Siemens Healthineers has announced the launch of its new ultrasound system, the Acuson Sequoia. The new Acuson Sequoia, a general imaging ultrasound system, was developed to enable the imaging of different sized patients with consistency and clarity. The ultrasound systems powerful architecture and innovative features, according to the company, enhances precision medicine by enabling high-resolution imaging that adapts to patients’ size and personal characteristics, contributing to more confident diagnosis.
“Ultrasound imaging has been plagued by variability. Patients’ varied physical characteristics and user-dependent variabilities can impact a clinician’s ability to deliver an accurate diagnosis,” says Robert Thompson, head of utrasound at Siemens Healthineers. “With the new Acuson Sequoia, Siemens Healthineers provides users with a solution that enables real-time imaging for varying patient types, including those with high BMI, without sacrificing image quality and potentially reducing the need for repeat scans and unclear diagnoses.”
According to the World Health Organization, 1.9 billion people globally are reported as overweight with 650 million people classified as obese (with a BMI above 30). Because ultrasound imaging relies on the sending and receiving of echo signals to produce images, patients with more adipose tissue are more difficult to image. The deeper an echo signal needs to penetrate, the more attenuation occurs, resulting in image quality degradation. In attempting to overcome these challenges, clinicians have traditionally had to compromise on frame rates, resolution, or penetration of their ultrasound imaging.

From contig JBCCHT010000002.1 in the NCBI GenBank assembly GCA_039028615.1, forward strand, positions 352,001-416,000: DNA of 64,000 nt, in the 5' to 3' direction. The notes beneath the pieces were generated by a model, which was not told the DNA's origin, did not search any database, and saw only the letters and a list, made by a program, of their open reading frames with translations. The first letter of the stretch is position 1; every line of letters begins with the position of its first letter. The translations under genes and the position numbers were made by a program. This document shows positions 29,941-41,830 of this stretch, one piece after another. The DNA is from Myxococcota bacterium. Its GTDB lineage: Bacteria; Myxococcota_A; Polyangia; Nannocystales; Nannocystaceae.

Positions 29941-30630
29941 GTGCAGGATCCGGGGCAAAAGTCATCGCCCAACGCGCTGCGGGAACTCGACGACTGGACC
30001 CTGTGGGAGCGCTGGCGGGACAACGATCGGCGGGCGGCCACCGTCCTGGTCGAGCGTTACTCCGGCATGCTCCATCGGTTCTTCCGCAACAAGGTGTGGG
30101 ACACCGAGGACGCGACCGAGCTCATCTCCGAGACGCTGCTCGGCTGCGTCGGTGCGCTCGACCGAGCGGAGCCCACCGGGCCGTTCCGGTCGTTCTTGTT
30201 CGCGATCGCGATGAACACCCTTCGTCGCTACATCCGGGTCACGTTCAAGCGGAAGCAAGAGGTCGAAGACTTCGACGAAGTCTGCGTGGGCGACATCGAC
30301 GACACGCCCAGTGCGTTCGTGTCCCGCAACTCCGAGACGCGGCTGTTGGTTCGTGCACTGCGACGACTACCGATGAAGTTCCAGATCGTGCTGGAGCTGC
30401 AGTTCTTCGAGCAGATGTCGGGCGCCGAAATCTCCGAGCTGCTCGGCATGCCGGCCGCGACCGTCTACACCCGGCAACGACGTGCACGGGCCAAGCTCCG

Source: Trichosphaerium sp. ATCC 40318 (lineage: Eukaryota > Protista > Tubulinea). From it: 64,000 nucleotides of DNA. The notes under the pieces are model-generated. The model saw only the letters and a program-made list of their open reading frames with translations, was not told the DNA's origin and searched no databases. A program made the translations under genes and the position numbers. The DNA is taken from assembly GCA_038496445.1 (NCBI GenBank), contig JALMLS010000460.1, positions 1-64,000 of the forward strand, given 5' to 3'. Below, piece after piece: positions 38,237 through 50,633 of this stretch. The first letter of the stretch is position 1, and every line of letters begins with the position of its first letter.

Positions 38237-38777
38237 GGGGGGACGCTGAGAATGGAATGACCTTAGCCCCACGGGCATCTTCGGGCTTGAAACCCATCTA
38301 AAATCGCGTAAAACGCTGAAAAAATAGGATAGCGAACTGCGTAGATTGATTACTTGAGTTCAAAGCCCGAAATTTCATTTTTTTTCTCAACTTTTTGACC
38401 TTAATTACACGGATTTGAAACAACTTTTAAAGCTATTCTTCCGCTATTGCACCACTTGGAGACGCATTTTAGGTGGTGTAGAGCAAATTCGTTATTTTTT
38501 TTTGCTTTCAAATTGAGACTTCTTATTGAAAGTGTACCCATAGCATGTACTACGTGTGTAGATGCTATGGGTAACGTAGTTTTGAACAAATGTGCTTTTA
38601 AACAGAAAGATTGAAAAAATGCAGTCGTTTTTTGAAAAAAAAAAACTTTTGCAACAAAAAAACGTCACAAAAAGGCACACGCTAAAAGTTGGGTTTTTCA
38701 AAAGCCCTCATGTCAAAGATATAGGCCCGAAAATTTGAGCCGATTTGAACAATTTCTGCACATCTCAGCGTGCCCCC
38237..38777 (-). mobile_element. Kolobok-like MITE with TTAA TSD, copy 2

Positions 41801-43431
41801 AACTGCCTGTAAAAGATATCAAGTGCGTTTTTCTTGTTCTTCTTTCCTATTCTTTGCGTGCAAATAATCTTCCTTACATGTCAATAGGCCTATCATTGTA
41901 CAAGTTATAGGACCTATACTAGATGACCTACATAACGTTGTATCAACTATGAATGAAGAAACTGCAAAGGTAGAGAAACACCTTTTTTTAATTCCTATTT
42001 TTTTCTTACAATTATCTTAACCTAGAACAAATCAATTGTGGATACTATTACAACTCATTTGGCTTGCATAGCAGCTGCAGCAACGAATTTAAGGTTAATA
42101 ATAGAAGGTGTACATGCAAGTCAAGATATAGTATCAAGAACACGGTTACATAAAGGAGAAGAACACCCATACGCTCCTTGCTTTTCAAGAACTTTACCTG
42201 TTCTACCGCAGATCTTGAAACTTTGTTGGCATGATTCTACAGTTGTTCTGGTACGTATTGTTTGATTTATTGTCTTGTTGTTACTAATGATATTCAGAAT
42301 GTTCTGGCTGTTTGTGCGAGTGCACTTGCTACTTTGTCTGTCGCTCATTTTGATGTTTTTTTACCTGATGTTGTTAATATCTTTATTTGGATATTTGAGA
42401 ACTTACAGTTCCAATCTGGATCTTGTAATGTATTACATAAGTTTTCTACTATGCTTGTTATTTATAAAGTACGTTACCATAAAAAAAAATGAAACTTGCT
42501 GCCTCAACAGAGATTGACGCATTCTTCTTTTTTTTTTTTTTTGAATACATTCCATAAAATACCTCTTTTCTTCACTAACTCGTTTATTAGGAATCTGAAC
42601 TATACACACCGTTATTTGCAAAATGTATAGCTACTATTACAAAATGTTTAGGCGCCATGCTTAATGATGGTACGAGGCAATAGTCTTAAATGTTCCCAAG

In response, Siemens Healthineers built the entirely new Acuson Sequoia system to adapt to the “BioAcoustic Variations” of each patient, characteristics that include tissue density, stiffness, and absorption. The new Acuson Sequoia provides high-resolution InFocus imaging throughout the entire field of view, from the near field to the far field, in real-time. Therefore, there is no need to adjust the focal point of the scan, resulting in faster scan time without compromising frame rates and resolution. The new ultrasound system also offers high-resolution color flow, up to three times the sensitivity, and up to 20% deeper penetration.